It's been hard work to pull the platform together, and I'm proud of the strides we've made even in our first month. The Youth Partners on our platform have toiled in low-level jobs, volunteered for months, travelled to conferences on their own dime, and worked hard to achieve some semblance of recognition that can allow them to work in the International Development community at a level reflective of their value. Some of them have been fortunate, but many have not. By giving these young people a global platform, our mission is to foster a new standard of accountability in the International Development sector, in which those who are capable and willing to take a seat at the table can actually be engaged.
There are many ways to defeat injustice. At Wellbeing for Women Africa, ours is to incentivise and encourage other organisations working in International Development to collaborate with, and elevate, their greatest untapped resource: the young people who are eager to contribute their wisdom to the conversation. Because trust me, wisdom is the only way to describe some of the pieces we've had the privilege to run.
I hope that you, dear readers, will join us and change the conversation.
I live for the moments in which a stoic tension breaks; that flickering wariness before our desire to be seen decides that the risk is worth taking. I live for the moments in which a person realises that yes, it is safe to cock their head and reveal the soft hollow between curved jawline and the elastic thrum of the carotid artery.
I fall in love flippantly. Sometimes it's the old Israeli man behind the milk bar counter with a blotchy stick-and-poke tattoo on his forearms, which he explains were inked onto him by some near-forgotten friend - one whose name makes his eyes mist from some sepia-toned memory. Sometimes it's the woman in the gym who grunts from the depths of her lungs as she hoists an impossible weight over her head with hypnotic artlessness. Sometimes it's the dark-eyed twenty-something with the lazy grin and cocksure attitude, who knows enough of the world to bite their tongue whilst someone with half the wisdom speaks with twice as much confidence.
Is it fair to calling it 'falling in love' if I don't actually want to become a part of these peoples' stories?
The women in my family have known grief. Generation after generation, they have birthed their sons into caskets, clutching the minutes, months, and years of life with a lovestruck anguish. When the first clod of dirt strikes varnished pine, they farewell all that was of their boy, and everything he'd one day become.
And yet, they keep bearing sons.
There have been times that I've wondered if my heart has become hard from loss; whether the weight of coffin after coffin has sunk it southwards, nestling against the walls of my womb that have been licked barren by crematorium flames.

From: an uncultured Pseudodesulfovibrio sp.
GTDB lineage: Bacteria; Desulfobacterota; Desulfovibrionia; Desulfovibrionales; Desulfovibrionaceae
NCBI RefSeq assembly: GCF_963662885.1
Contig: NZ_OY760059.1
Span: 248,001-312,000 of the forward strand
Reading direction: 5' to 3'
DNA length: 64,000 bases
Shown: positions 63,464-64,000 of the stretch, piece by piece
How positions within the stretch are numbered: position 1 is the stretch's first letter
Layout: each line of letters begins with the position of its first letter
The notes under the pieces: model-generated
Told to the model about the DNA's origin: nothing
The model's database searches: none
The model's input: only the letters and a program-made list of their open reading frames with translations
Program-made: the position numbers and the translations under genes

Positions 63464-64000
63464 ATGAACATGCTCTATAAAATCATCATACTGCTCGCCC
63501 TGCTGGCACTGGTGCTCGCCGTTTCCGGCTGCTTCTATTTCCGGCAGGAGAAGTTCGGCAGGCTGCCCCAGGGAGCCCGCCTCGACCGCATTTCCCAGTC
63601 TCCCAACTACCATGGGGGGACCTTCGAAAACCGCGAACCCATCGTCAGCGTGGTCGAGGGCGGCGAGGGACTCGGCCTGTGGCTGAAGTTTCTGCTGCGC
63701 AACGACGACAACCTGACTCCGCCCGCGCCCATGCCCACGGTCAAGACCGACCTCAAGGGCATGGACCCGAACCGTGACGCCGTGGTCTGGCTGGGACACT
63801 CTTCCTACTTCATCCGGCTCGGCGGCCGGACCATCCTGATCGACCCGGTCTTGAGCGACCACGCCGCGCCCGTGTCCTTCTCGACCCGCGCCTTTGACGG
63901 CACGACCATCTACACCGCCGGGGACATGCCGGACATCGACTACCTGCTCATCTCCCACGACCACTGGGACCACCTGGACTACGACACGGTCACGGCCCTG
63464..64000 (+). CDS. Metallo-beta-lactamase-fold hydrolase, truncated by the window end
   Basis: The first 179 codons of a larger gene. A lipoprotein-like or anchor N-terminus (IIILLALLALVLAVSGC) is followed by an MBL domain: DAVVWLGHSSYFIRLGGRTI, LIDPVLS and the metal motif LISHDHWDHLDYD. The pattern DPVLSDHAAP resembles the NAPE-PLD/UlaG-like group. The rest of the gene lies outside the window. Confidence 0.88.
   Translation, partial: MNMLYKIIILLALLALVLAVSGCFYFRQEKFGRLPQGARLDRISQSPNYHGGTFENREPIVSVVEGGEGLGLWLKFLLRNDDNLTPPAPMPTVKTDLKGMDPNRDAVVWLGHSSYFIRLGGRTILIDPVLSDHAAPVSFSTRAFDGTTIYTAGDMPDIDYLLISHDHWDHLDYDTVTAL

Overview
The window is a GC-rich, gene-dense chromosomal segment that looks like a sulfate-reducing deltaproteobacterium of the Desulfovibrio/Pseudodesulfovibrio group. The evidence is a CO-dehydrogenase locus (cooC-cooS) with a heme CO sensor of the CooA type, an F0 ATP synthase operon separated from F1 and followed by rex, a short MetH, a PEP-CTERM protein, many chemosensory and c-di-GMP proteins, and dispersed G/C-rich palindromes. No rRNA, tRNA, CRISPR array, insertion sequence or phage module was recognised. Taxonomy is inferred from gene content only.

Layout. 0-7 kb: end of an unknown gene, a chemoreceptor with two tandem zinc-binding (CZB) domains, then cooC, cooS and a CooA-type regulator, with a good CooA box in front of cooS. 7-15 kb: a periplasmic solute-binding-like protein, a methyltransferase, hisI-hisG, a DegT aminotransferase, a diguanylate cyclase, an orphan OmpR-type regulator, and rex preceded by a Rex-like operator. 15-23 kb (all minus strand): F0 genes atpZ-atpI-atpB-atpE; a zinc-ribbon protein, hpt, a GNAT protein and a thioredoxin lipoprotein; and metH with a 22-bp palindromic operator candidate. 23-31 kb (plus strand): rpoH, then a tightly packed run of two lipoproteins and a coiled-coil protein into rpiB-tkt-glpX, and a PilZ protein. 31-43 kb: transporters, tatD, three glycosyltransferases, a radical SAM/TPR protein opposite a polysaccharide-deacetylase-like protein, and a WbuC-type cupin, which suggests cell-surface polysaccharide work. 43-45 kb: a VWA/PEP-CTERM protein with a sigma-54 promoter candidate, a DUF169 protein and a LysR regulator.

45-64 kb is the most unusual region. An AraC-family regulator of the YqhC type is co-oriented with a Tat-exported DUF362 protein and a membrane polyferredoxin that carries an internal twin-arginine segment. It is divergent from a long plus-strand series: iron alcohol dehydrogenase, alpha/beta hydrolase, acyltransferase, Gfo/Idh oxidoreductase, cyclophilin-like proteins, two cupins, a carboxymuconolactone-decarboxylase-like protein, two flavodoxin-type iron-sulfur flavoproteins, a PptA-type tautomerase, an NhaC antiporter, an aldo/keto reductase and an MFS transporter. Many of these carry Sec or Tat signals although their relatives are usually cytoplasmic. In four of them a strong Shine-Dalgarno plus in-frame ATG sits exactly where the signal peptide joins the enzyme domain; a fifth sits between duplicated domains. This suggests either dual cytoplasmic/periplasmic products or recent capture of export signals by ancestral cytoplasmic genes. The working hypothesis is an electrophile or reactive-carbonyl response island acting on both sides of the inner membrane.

"I love children," I tell people as I gush and coo over their sticky-fingered toddlers.
Then I remember that I am not - have never been - a source of life, but merely the dumb ghost who holds vigil over graves. That my lifeblood is anchored to the restless tap of fingers on keyboard in time with that one, endlessly looped Elliott Smith song, and not in the delicate practice of life-giving.
The last time I buried somebody I loved, the eulogy that fluttered in my throat struck a peculiar dissonance with the slow calcification of my insides. Despite the plaintiveness of my words, I'd long since turned to stone. For the half year afterwards in which this deadening persisted, I wondered, with indifference, if the full spectrum of human emotion would ever return to me. At the time, it was but a mere thought experiment: I couldn't muster enough feeling to worry.
"Other peoples', I mean."
And yet, I keep falling into scatterbrained love.
Because there's life in human error: all of our petty, our uncertain, or slipshod stumbling through shifting sands to the future we won't know if we want until we arrive. And I love you - I mean, I probably do - for the exact reasons you can't quite stomach yourself today.
There's pure joy to be found in that brief moment of hesitation before a person attempts to pronounce a new word for the first time. If our tongues are paper wings, then the Icarusean audacity of stammering something we want to express, but don't yet know how, must be the way it feels to fly.
At every funeral I've ever attended, the mourners shoulder the collective weight of an oppressive, stifling cloud of misery. But humans are not made to stay static in suffering, and eventually - whether the sound flees from traitorous lips or is offered with a considered reluctance - somebody will be the first to laugh. Every single time, that light slices up and down the room, scandalising us all for a heartbeat, before we realise that we are still standing, we still feel something, and that joy might not be lost to us forever.
Hours pass at these affairs, and conversation gradually gains momentum as we try to coax the anxious knots in our stomachs with the aid of wine, or canapés, or smalltalk about one another's hobbies. Laughter begins to punctuate the tension, and as it increases in frequency and volume, the plaintive weight slowly deflates like a tired balloon. We leave with dark-circled eyes from lost sleep and suffering, but also with the first creeping inkling of maybe that we are still too overwhelmed to slip beneath the magnifying glass to inspect. We know we are walking wounded, but we still remember - if only mechanically - how to laugh.
To the first person who laughs at a funeral: your journey is your own, and there is no need to manufacture the intersection of what belongs to you, with what belongs to me. But in that brief moment where you forget yourself, there is a stranger savouring an opulent, anonymous moment in which she can love you.